The Lost Apothecary: A Novel

Image of The Lost Apothecary: A Novel
Release Date: 
February 22, 2022
Park Row
Reviewed by: 

“a page-turner . . . the two stories intertwine ingeniously.”

There has been a lot of advance promotion for this debut novel, the kind that could make one wary. In this case, however, the lavish praise is completely deserved. Sarah Penner has written a page-turner, bringing the reader immediately into both of her parallel worlds. The two stories, one past, one present, intertwine ingeniously, resonating off each other in unexpected ways.

The book opens with a strong first sentence, the kind that immediately makes one wonder what happens next:

“She would come at daybreak—the woman whose letter I held in my hands, the woman whose name I did not yet know.”

Who is the woman? What does the letter say? And why does she write to someone she doesn’t even know? The questions pile up and like any good writer, Penner knows how to draw out the answer. Along the way, she brings us into the shop of a London apothecary in 1791. Nella isn’t an ordinary apothecary, however. She doesn’t mix up herbal remedies for various ailments. Or rather she does, but only as a sideline. Her main business is murder.

Mixing up different kinds of poisons, Nella is on a mission to help women in need and pain, women who have been betrayed or threatened by men. Her motives aren’t revealed at first, but glimpses are given until her story is fully explained in a conversation with Eliza, the young servant girl whose voice also threads through the story.

Chapters alternate between Nella’s and Eliza’s points of view, both from 1791, and Caroline’s voice, a contemporary woman who has also been betrayed by a man. Caroline has come to London to celebrate her 10th wedding anniversary, only instead of enjoying the romantic holiday she’d planned, she’s escaping the recent news of her husband’s affair.

Once in London, the time alone reminds Caroline of what really matters to her, the interests she set aside when she married her practical husband, James:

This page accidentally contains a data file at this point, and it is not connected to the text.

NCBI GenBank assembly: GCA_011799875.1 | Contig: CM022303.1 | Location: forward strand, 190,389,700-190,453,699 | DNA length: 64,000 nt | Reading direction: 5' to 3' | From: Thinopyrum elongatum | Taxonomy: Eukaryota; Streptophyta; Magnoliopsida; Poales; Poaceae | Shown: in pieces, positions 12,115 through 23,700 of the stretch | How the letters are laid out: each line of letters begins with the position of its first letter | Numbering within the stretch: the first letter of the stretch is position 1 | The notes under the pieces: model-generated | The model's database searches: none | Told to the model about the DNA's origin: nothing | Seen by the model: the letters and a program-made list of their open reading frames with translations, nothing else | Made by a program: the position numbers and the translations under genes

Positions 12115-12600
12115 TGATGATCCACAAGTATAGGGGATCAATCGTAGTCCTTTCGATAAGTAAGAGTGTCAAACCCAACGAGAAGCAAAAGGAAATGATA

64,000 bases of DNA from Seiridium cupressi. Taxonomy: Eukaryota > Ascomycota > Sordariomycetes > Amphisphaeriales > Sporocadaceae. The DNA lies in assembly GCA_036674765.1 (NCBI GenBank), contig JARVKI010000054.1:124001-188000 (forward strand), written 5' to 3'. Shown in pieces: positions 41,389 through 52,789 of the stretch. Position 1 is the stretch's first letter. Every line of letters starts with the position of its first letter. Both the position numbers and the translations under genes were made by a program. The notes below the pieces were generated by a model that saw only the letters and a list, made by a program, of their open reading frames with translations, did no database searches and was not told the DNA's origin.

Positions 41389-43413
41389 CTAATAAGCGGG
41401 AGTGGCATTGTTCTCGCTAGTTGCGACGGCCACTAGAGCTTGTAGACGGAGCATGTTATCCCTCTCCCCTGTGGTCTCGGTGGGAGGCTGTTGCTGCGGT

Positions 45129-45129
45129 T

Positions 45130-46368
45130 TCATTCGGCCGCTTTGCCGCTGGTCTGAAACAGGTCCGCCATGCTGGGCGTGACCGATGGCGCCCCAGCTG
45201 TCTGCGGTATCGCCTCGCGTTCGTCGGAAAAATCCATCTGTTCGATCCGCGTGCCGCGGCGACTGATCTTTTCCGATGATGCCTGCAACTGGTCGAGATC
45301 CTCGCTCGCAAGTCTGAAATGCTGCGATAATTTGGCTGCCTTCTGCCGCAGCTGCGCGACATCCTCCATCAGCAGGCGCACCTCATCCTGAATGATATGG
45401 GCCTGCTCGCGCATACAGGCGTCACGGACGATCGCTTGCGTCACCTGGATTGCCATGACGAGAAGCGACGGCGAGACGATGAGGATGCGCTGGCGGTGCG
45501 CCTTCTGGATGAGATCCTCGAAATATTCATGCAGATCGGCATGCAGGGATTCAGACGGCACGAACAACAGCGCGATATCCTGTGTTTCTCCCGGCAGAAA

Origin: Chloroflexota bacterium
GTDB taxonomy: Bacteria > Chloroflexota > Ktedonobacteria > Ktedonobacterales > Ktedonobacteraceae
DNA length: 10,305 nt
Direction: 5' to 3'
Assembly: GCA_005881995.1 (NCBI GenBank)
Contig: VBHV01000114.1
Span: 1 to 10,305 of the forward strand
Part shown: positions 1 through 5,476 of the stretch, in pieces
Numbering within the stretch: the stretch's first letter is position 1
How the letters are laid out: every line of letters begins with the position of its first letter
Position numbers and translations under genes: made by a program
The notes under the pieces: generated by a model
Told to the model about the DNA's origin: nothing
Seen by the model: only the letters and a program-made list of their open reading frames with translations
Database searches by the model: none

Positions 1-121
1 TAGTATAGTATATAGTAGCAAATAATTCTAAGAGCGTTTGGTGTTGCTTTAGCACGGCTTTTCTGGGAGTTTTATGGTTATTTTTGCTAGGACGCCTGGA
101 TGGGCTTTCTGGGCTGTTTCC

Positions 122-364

“A decade ago, in college, I’d graduated with a degree in British history. I’d passed my coursework with decent grades, but I’d always been most interested in what lay outside the textbooks. The dry, formulaic chapters simply didn’t interest me as much as the musty, antiquated albums stored in the archives of old buildings, or the digitized images of faded ephemera—playbills, census records, passenger manifest lists—I found online.”

When Caroline fortuitously finds just such a musty object, a small glass vial, in the mud along the Thames River, she begins the kind of historical research she’d loved as young woman. She tracks down the vial to an apothecary, the “lost” apothecary of the book’s title.

“Surrounded by London’s weathered brick buildings, mysterious artifacts and obsolete maps, I’d been reminded why, so long ago, I found myself enamored of British literature and history’s obscurities. The youthful, adventurous student in me had begun to resurface. Like the vial, I’d dug out of the mud, I had begun to unbury something dormant inside of myself.”

The reader knows more than Caroline does, as both Nella and Eliza share the stories of the desperate women who come to the apothecary’s shop. The plot takes many twists and turns, each short chapter ending with its own small cliffhanger, pushing the reader to find out what happens next. As the parallels between the three women deepen, the past and present blur together, until the final page when they all come together in a cleverly perfect (or perfectly clever) ending.

Such a promising debut makes one wonder what Penner’s next book will be about. She’s sure to have many fans eager to read it.